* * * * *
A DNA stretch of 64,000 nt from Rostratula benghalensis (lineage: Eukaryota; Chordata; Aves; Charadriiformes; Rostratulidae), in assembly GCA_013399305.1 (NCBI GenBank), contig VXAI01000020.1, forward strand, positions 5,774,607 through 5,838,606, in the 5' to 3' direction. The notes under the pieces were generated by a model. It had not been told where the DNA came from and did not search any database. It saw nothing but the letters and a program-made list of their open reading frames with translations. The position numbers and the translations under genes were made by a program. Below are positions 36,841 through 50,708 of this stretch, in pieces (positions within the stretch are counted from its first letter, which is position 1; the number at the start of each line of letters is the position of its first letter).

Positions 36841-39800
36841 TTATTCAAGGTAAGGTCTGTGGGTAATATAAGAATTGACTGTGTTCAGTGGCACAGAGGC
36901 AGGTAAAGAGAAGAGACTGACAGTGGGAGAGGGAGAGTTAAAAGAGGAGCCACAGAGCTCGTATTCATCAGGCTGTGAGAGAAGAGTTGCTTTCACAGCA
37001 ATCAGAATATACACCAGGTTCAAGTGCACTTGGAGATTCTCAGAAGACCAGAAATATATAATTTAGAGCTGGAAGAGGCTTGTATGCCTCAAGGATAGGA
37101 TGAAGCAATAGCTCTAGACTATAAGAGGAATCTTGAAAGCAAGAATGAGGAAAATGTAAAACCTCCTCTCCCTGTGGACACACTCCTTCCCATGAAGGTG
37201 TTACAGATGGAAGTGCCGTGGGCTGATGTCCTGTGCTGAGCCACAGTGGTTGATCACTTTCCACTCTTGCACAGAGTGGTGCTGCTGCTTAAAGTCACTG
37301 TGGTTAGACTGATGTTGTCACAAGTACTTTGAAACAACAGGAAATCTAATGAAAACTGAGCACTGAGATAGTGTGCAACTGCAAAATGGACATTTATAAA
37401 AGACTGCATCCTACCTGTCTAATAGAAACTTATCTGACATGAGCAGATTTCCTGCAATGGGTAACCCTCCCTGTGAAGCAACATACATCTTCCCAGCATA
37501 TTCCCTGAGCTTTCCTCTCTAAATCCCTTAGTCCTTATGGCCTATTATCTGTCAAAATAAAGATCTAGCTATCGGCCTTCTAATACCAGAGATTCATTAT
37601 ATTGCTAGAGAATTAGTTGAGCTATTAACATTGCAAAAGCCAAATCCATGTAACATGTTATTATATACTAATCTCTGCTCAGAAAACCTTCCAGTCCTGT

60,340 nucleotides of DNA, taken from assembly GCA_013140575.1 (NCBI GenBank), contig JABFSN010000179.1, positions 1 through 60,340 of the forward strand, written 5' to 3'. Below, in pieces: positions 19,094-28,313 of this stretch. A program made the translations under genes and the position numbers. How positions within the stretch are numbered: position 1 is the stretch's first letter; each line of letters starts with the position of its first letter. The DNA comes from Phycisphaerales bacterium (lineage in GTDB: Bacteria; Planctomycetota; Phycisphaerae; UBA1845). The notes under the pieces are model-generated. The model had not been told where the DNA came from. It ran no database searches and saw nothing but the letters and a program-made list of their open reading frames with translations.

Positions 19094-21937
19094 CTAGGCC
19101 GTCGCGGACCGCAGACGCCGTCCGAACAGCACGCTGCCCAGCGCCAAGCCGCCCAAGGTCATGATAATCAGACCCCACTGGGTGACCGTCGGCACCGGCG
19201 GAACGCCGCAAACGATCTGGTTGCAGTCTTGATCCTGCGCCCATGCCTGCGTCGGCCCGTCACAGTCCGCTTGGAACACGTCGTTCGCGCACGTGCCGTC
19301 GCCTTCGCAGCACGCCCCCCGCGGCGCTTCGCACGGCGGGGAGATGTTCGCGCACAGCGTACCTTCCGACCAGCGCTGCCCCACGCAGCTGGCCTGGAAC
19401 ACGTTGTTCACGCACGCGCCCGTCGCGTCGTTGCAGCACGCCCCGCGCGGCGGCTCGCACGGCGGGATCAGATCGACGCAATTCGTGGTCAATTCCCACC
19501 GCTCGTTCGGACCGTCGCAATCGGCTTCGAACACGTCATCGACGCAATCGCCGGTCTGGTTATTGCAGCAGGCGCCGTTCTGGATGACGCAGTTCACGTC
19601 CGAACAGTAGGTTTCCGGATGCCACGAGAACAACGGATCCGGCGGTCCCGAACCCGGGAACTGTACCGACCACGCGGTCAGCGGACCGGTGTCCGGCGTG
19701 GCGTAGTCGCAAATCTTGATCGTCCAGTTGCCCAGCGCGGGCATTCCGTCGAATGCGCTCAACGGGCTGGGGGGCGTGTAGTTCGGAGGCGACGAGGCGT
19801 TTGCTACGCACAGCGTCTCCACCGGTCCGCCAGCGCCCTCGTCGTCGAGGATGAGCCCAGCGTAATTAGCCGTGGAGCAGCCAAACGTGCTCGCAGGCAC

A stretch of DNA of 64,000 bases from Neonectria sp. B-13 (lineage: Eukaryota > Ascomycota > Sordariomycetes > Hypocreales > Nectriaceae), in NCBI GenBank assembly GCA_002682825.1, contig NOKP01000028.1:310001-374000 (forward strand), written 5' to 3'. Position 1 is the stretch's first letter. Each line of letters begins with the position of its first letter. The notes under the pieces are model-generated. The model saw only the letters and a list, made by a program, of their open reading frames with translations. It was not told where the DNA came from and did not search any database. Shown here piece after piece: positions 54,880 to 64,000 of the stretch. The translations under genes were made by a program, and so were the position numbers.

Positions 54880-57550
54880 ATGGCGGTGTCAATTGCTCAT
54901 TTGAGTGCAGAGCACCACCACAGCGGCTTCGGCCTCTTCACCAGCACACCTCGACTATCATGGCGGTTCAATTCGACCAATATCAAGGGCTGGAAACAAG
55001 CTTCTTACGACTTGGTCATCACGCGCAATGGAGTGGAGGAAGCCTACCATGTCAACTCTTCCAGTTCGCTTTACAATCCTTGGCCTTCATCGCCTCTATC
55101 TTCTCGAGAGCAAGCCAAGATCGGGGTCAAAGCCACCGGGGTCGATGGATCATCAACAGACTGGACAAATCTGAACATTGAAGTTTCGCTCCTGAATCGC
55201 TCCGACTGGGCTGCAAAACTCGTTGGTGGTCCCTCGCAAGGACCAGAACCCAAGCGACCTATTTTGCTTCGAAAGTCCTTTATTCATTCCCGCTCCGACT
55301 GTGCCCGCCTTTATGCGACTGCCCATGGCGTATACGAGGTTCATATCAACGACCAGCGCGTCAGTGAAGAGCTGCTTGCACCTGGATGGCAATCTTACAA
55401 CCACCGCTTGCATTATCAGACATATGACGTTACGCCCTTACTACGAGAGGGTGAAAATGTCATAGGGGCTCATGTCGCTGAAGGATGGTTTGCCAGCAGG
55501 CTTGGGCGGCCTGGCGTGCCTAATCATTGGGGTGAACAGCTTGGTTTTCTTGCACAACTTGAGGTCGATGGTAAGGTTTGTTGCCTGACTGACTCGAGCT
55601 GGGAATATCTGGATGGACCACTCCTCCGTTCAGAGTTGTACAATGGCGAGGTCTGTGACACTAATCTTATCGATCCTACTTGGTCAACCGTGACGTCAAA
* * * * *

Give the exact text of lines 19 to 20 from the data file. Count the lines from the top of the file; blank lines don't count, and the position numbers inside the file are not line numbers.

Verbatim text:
19501 GCTCGTTCGGACCGTCGCAATCGGCTTCGAACACGTCATCGACGCAATCGCCGGTCTGGTTATTGCAGCAGGCGCCGTTCTGGATGACGCAGTTCACGTC
19601 CGAACAGTAGGTTTCCGGATGCCACGAGAACAACGGATCCGGCGGTCCCGAACCCGGGAACTGTACCGACCACGCGGTCAGCGGACCGGTGTCCGGCGTG